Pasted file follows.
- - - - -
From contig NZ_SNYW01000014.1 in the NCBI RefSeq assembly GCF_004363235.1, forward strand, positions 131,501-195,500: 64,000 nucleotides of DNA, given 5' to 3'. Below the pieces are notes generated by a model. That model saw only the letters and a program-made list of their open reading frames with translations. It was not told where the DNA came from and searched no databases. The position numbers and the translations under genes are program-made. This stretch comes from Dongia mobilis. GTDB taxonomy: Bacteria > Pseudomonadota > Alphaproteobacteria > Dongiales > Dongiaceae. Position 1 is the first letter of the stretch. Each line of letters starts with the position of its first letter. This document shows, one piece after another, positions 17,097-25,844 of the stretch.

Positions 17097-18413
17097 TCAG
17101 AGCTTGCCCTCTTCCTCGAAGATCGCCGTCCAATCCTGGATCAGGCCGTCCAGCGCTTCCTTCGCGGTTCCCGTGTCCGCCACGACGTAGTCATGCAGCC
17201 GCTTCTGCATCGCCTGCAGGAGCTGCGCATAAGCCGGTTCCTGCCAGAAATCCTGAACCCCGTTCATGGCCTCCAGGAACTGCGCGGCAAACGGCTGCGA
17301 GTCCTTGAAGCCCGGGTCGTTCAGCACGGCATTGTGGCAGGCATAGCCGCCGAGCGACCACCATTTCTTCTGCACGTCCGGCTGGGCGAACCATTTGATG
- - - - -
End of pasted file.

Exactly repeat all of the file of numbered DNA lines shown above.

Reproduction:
From contig NZ_SNYW01000014.1 in the NCBI RefSeq assembly GCF_004363235.1, forward strand, positions 131,501-195,500: 64,000 nucleotides of DNA, given 5' to 3'. Below the pieces are notes generated by a model. That model saw only the letters and a program-made list of their open reading frames with translations. It was not told where the DNA came from and searched no databases. The position numbers and the translations under genes are program-made. This stretch comes from Dongia mobilis. GTDB taxonomy: Bacteria > Pseudomonadota > Alphaproteobacteria > Dongiales > Dongiaceae. Position 1 is the first letter of the stretch. Each line of letters starts with the position of its first letter. This document shows, one piece after another, positions 17,097-25,844 of the stretch.

Positions 17097-18413
17097 TCAG
17101 AGCTTGCCCTCTTCCTCGAAGATCGCCGTCCAATCCTGGATCAGGCCGTCCAGCGCTTCCTTCGCGGTTCCCGTGTCCGCCACGACGTAGTCATGCAGCC
17201 GCTTCTGCATCGCCTGCAGGAGCTGCGCATAAGCCGGTTCCTGCCAGAAATCCTGAACCCCGTTCATGGCCTCCAGGAACTGCGCGGCAAACGGCTGCGA
17301 GTCCTTGAAGCCCGGGTCGTTCAGCACGGCATTGTGGCAGGCATAGCCGCCGAGCGACCACCATTTCTTCTGCACGTCCGGCTGGGCGAACCATTTGATG